I’m going to take a big risk here, because my next statement may alienate many of you. I really loved the movie, “Napoleon Dynamite!” There, I said it. Now that you know this warped truth about me, you will have to decide whether or not to stay connected with my website. Anyway, there is a scene where Napoleon talks about having skills, such as being pretty good with a bo-staff. In fact, another movie, “Six Days, Seven Nights” (which in my opinion was much lamer than Napoleon Dynamite) has some interesting dialogue about whether or not Harrison Ford is one of those men who have Skills.
We men seem to put a lot of stock in having Skills of various kinds – competencies in different things that seem to reflect authentic masculinity. Sometimes we take this way too far, and get caught up in what John Eldredge refers to as “posing,” or a different response of just plain old hiding. Both of these reactions are natural when we equate our masculinity with our level of Skills. Let me be clear…our value as men is not measured by how much Guy Stuff we know or can do. Character is a FAR greater factor in the equation of masculinty.
However, there is still something about having Skills that helps us walk a little taller as men. And today, I find myself walking a little taller. My wife recently bought this really cool thing for our son that is like a cross between a rope swing and a pogo stick. He had played on one at a friend’s house, and absolutely loved it. So she suggested we get one for him, and I agreed it was a great idea. I scoped out the perfect place to hang it in our backyard. There is a fairly high, sturdy limb in our live oak that forked at a place that would provide the perfect distance for the swing from both the trunk and from the swingset/climber in the yard. I pulled the pogo swing out of the box, and had it assembled and all stickered up in about half an hour. So far, so good. All systems go.
Then it occurred to me. I’m going to have to tie this to that branch somehow. It is really important that this crazy bouncing swing be secured very well. And my knot-tying skills basically consist of the one basic around-through-pull knot that a six year old girl could tie. This is trouble! I suddenly became very aware of a deficit in this particular Man Skills department. Oh, if only my buddy Dave, the Eagle Scout / Scout Master were here. Or his teenage Eagle Scout son, for that matter. Then came the follow-up thought. I do have that copy of “The Dangerous Book for Boys” that I haven’t really shared yet with my five year old son. I think this would be a good time to pull it off the shelf.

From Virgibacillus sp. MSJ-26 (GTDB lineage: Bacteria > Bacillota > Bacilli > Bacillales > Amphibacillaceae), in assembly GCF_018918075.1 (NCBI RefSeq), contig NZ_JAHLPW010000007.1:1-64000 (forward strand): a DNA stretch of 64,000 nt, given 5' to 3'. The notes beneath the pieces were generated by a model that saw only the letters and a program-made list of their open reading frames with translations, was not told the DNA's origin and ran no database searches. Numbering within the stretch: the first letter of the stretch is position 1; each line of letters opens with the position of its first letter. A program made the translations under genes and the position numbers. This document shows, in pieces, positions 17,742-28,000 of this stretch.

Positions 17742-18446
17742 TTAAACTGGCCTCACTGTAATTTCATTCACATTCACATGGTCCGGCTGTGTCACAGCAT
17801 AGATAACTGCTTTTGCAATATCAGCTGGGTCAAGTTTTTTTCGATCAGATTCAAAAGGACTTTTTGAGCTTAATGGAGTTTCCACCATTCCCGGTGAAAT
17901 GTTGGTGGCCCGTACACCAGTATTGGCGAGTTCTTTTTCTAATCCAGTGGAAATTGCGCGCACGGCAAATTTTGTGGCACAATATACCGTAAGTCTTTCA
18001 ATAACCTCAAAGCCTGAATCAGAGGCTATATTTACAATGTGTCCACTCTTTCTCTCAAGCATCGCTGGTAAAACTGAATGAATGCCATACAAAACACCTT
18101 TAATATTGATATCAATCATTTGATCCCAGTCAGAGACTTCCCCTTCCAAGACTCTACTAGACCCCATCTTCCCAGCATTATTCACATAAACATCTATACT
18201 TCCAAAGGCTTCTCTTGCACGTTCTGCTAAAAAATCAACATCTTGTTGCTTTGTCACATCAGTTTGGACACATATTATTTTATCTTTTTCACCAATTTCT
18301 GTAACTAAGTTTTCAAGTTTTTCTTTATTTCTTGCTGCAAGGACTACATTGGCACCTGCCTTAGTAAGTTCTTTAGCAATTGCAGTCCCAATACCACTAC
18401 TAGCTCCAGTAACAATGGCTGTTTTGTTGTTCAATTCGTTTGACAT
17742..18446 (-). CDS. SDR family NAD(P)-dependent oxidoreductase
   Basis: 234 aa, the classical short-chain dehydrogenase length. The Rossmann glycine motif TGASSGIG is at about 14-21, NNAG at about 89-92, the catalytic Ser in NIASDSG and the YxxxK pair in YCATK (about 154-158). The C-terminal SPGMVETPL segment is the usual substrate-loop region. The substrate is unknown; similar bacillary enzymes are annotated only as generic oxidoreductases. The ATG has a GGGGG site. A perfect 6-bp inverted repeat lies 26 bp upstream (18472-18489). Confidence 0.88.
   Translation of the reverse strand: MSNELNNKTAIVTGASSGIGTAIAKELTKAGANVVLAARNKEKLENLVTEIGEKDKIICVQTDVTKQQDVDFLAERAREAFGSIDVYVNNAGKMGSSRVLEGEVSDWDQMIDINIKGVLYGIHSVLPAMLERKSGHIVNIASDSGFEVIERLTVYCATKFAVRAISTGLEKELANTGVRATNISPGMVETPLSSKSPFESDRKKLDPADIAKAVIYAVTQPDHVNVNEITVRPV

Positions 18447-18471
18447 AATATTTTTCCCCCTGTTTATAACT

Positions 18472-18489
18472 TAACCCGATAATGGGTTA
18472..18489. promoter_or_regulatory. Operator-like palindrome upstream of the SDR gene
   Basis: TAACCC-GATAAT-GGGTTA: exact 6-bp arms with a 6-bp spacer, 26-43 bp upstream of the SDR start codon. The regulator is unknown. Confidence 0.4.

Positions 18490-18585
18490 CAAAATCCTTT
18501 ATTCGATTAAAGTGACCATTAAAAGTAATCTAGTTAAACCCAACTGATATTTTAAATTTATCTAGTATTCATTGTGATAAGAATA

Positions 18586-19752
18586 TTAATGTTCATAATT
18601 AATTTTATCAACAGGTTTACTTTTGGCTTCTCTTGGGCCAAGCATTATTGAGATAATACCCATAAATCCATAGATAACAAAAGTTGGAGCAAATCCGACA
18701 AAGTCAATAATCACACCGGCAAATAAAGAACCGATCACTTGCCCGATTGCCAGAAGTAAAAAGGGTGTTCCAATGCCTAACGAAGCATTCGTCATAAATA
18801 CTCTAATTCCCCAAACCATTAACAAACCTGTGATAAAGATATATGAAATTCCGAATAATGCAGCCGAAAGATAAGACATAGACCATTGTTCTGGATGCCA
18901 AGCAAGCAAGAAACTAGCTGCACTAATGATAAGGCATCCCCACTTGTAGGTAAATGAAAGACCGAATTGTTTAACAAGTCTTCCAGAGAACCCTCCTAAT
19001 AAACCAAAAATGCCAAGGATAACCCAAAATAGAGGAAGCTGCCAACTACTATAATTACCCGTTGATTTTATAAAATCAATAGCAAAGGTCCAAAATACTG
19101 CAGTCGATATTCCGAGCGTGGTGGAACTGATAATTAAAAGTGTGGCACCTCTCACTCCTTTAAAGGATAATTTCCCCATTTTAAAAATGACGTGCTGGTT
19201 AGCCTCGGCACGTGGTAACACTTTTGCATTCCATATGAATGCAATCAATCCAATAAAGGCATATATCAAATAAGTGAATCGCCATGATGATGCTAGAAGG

So, with the help of my pickup truck, a six foot wooden ladder, my wife holding the ladder, and a brick tied to the end of the additional rope, my son watched me secure the extra rope to the branch with a well tied bowline knot and tie the swing rope to that rope with a firm sheet bend knot. Now, I’m not saying I’ve eared a Scout badge in knots yet, or anything. But I really do feel more competent and less intimidated by this once mysterious Skill. And my son is having a blast!
My encouragement today is this. If you find yourself lacking in a Skills department that seems important to you as a man, don’t just pretend to be competent, and don’t hide from situations that would expose your lack of Skills. Do what you’ve got to do to learn and develop a basic grasp of that Skill. Ask your buddy. Ask your Dad. Ask your son. Consult a good book. Do a Google search for crying out loud, but do yourself a big favor and learn that Skill by expanding your comfort zone. You’ll be glad you did. So for those of you who have always felt less than, because you can’t drive a standard transmission…
A bit more Dangerous,